In 2013, Cleophas Malala tried his luck in politics and won the Mahiakalo ward seat on an ODM ticket. He then jumped ship to ANC in 2017 and bagged the Kakamega Senate seat.
On Tuesday when he conceded defeat to Fernandes Barasa in the Kakamega governorship race, Malala hinted that he was geared up for bigger things, but only if UDA leader William Ruto will be president.
“Apart from seeking the governorship, my other aim and that of Kenya Kwanza in Kakamega was to weed out ODM. We have tried and Ruto got 160,000 votes from Kakamega alone, that is worth a reward in his government,” said Malala.
Asked if Ruto has promised him any rewards, Malala said: “I will not divulge at the moment but be assured it will be something big.”
He said much as it was painful to lose, he will give the governorship race another try in 2027.
“We did all we could but things did not work for us. We will not quit,” he said.
In his concession speech, Malala said he was available for consultation by the winner for the good of the people of Kakamega.
It is not clear if that meant he was ready to take up a county job. He is also from Kenya Kwanza, the coalition that had agreed to share 30 per cent of its power with the Mulembe Nation should the region deliver 70 per cent of its votes (1,832,202 votes) to Ruto.
The region, under ANC party leader Musalia Mudavadi and Ford Kenya’s Moses Wetang’ula, failed to deliver the 70 per cent votes as agreed with Ruto.
But excitement is rife that with some 630,282 votes (24 per cent) they gave Ruto from Busia, Vihiga, Bungoma, Kakamega and Trans Nzoia counties out of a possible 2,617,432 votes, Ruto will be gentle enough to reward them.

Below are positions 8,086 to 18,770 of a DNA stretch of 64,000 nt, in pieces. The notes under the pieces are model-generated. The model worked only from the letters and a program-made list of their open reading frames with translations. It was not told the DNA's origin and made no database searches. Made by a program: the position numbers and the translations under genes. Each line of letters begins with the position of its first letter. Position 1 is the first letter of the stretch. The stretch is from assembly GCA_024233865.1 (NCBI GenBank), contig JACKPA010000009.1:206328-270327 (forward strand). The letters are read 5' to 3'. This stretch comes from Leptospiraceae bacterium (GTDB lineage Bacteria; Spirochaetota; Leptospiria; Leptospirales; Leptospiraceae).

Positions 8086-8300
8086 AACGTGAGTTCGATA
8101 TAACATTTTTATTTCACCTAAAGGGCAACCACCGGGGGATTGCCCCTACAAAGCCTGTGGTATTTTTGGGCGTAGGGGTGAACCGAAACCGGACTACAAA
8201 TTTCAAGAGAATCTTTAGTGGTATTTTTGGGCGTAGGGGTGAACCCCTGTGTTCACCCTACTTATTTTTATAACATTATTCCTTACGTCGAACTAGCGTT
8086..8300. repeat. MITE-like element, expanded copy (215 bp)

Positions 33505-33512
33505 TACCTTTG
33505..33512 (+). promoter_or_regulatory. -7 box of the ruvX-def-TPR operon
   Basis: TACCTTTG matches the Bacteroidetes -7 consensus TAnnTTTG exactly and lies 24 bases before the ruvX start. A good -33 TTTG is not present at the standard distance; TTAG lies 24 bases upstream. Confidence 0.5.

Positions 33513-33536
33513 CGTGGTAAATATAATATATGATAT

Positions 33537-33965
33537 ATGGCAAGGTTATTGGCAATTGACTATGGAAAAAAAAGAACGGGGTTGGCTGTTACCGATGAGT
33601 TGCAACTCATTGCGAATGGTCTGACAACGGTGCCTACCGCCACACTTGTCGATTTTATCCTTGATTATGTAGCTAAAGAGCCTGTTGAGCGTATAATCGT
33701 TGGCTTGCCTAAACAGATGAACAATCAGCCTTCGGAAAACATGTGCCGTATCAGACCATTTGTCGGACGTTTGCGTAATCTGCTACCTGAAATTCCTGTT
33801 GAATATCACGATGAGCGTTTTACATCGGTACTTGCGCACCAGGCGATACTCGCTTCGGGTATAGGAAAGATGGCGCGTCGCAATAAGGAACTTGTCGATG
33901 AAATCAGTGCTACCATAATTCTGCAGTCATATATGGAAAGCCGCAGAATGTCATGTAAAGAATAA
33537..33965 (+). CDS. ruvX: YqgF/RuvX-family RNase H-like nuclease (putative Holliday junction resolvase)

Ben Washiali, the immediate former Mumias East MP, said the region was assured of the National Assembly Speaker and chief minister slot. The slots could go to Wetang’ula and Mudavadi should Ruto become president.
Washiali, who was also the lead coordinator for Ruto’s western Kenya campaigns, hinted that there were more opportunities for the immediate former Kakamega senator.
“Malala is still young. It’s nothing big for a youthful man to lose in a hard-fought election. What awaits him in the future is bigger,” he said.
Dr Beatrice Inyangala, who was Malala’s running mate, said the outgoing senator has a promising future.
She said Malala had shown plausible leadership qualities, including that of including women and youth in leadership.
“He was in the Speaker’s panel of the Senate and also deputy speaker in the Kakamega assembly. He fought for Kenya Kwanza with all his might,” she said.
Before he ventured into politics, Malala, 38, was a trainer of drama at secondary schools and is famed for writing the play Shackles of Doom that came into the limelight after the Ministry of Education temporarily flagged it for allegedly perpetuating tribalism.
Barasa and his deputy Ayub Savula have expressed interest in working with Malala saying they could accommodate him in serving the county.